Combined Phage and Antibiotic Therapy Eliminated the Infection Completely, as reported on Tuesday by the medical team in Nature Communications. Three years after treatment Northshield can now walk again with the help of crutches and even participates in sporting events, as as she herself has recounted in the book In the blast of the bomb (in the blast wave), published in French last year.
“This is one of the most promising treatments against resistant bacteria”, highlights Eskenazi. These microbes often accumulate in thin layers attached to surgery or treatment materials, such as coronary prostheses or metal braces attached to broken bones of Northshield. “A team from Leiden University, in the Netherlands, created those same films in the laboratory and showed that the combined therapy of phages and antibiotics was able to eliminate the infection much better than these treatments separately”, details Eskenazi.
Part of the success is due to “phage training”, Explain Pirnay. This consists of directing the evolution of these viruses by cultivating one generation after another together with the bacteria that infect the patient. In each round, the viruses that kill the most bacteria are selected and the next one is passed. The result is an elite troop against that particular pathogen. “The phages are harmless to people because we have been evolving alongside them for millions of years. The only drawback of this type of therapy is its specificity; for each bacterium you have to find the phage that can fight it”, details Pirnay.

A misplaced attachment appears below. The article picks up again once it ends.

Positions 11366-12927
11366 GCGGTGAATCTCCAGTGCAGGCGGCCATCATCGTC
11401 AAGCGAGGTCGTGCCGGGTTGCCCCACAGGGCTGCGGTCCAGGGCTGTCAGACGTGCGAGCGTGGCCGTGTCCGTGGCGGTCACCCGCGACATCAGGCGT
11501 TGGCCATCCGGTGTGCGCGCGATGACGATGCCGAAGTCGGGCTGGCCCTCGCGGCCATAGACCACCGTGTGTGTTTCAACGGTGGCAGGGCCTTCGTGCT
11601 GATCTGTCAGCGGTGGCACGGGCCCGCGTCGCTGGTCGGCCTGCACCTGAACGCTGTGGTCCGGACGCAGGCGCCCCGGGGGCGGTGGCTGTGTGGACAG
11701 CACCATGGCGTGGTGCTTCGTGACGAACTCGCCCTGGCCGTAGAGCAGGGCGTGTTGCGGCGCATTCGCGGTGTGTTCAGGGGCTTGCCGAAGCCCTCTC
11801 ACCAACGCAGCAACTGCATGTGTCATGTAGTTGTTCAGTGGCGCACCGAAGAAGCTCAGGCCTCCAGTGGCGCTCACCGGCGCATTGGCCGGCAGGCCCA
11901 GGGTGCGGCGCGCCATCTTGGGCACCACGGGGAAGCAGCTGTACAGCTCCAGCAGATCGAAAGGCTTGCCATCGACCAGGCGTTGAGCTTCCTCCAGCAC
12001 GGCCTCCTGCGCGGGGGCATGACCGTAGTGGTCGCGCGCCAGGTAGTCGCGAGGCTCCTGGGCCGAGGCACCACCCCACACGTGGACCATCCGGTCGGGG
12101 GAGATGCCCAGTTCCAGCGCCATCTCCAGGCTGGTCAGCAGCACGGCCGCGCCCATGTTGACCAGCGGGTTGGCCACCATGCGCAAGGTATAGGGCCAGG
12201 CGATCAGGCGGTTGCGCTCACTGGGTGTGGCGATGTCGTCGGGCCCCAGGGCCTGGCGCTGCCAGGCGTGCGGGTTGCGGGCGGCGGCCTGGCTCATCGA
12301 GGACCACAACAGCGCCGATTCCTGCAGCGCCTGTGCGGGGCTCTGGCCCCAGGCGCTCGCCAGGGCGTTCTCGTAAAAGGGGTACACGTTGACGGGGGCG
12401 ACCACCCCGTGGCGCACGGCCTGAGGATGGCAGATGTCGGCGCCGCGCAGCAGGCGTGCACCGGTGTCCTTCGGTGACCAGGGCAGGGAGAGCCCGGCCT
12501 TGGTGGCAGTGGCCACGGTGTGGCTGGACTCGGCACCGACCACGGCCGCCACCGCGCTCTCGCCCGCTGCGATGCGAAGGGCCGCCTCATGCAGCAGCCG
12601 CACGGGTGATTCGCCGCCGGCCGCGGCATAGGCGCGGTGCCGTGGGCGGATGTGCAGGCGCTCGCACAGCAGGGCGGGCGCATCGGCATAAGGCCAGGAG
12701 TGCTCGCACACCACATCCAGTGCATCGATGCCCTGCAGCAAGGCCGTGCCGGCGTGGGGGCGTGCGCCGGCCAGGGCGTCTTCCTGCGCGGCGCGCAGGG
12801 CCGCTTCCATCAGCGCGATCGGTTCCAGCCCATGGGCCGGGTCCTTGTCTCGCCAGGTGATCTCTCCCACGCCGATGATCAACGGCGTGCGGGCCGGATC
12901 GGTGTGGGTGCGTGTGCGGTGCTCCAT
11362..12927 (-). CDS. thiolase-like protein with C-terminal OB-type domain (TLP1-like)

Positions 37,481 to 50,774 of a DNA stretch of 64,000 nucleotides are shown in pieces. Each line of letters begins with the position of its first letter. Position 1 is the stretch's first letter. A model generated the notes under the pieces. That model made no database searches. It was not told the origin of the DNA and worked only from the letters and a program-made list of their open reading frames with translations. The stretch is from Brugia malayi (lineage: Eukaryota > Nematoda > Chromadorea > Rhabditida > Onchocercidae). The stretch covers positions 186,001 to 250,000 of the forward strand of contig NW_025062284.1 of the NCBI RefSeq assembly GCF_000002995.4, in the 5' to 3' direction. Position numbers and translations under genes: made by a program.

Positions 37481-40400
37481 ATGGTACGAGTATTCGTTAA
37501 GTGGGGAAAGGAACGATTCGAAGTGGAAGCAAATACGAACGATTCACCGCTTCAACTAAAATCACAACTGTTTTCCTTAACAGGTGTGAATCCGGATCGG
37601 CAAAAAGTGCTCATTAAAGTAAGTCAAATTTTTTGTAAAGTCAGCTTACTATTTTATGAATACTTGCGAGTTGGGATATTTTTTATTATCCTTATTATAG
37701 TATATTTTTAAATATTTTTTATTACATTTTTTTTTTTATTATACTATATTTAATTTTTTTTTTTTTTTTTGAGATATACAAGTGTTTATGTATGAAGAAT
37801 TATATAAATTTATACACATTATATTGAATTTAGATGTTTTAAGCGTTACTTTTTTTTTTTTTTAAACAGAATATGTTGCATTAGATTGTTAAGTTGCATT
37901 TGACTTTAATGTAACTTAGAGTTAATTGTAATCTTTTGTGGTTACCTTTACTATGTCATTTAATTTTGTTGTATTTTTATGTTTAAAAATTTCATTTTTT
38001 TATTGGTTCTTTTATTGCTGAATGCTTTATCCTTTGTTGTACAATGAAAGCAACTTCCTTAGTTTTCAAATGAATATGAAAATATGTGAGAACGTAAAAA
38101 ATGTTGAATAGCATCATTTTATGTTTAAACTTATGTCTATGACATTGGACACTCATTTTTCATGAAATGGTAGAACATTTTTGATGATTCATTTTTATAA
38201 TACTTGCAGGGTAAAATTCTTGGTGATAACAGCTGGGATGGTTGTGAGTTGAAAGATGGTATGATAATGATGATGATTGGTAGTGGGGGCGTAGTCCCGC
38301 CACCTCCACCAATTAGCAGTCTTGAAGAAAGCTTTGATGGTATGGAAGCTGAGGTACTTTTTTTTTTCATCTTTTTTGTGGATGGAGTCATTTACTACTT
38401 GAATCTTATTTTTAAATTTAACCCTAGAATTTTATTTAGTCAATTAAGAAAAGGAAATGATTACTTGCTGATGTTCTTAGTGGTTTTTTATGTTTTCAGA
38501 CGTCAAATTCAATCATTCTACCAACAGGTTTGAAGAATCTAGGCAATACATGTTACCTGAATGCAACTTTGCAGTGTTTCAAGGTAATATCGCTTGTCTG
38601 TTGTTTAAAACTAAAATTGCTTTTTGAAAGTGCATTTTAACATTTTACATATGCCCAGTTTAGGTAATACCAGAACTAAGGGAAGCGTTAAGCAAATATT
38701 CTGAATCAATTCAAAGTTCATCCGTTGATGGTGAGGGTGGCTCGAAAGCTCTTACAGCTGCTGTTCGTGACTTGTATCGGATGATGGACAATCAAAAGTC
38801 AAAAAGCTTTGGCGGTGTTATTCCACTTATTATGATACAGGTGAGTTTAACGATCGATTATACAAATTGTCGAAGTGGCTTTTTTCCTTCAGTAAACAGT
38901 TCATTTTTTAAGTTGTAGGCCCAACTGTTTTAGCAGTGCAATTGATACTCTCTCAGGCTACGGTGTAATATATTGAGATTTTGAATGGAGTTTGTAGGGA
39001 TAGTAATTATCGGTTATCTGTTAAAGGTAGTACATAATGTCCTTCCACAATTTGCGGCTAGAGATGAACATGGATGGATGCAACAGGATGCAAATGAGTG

In recent years, the team Pirnay has treated more than 100 patients in 12 countries with phages, including one in the Hospital Virgen de la Macarena in Seville. He was a 58-year-old man who had had a blood infection caused by Pseudomonas aeruginosa, another of the bacteria of the most dangerous group.
The doctors asked Pirnay a preparation of phages and applied it to the patient, who overcame the infection, explains Maria del Mar Tomas, phage expert A Coruña University Hospital, who participated in the treatment of this patient. “Phages make bacteria stop being resistant to antibiotics”, details the microbiologist. “Bacterial viruses attack the same molecular targets that bacteria use to avoid the effect of antibiotics. If you first administer phages and then antibiotics, you block their resistance and the infections subside”, he points out.
Pilar Domingo Calap she’s a phage hunter. “We find them anywhere, sewage, ditches, soil, even in the plants in the center of the city,” explains this microbiologist from the Institute of Integrative Systems Biology of Valencia. His laboratory has found more than 200 types of phages capable of combating K. pneumoniae. He also works on specific cases of a few patients with resistant infections, for example a boy with cystic fibrosis who is awaiting a double lung transplant and has an antibiotic-resistant infection, he explains.
These therapies are still in their infancy and their widespread application is complicated, explains Sunday. “In Europe in general, except in Eastern countries, the use of phages in clinical practice is not regulated. Specific legislation is necessary to be able to use them routinely. In France The Belgium Governments are already investing in these experimental therapies, although there is still a long way to go to regularize them. In Spain it is only allowed as compassionate treatment. From the Spanish Network of Bacteriophages we are trying to Drug Agency allows us to regularize its use”, he details.
By Nuno Dominguez
© El País, SL.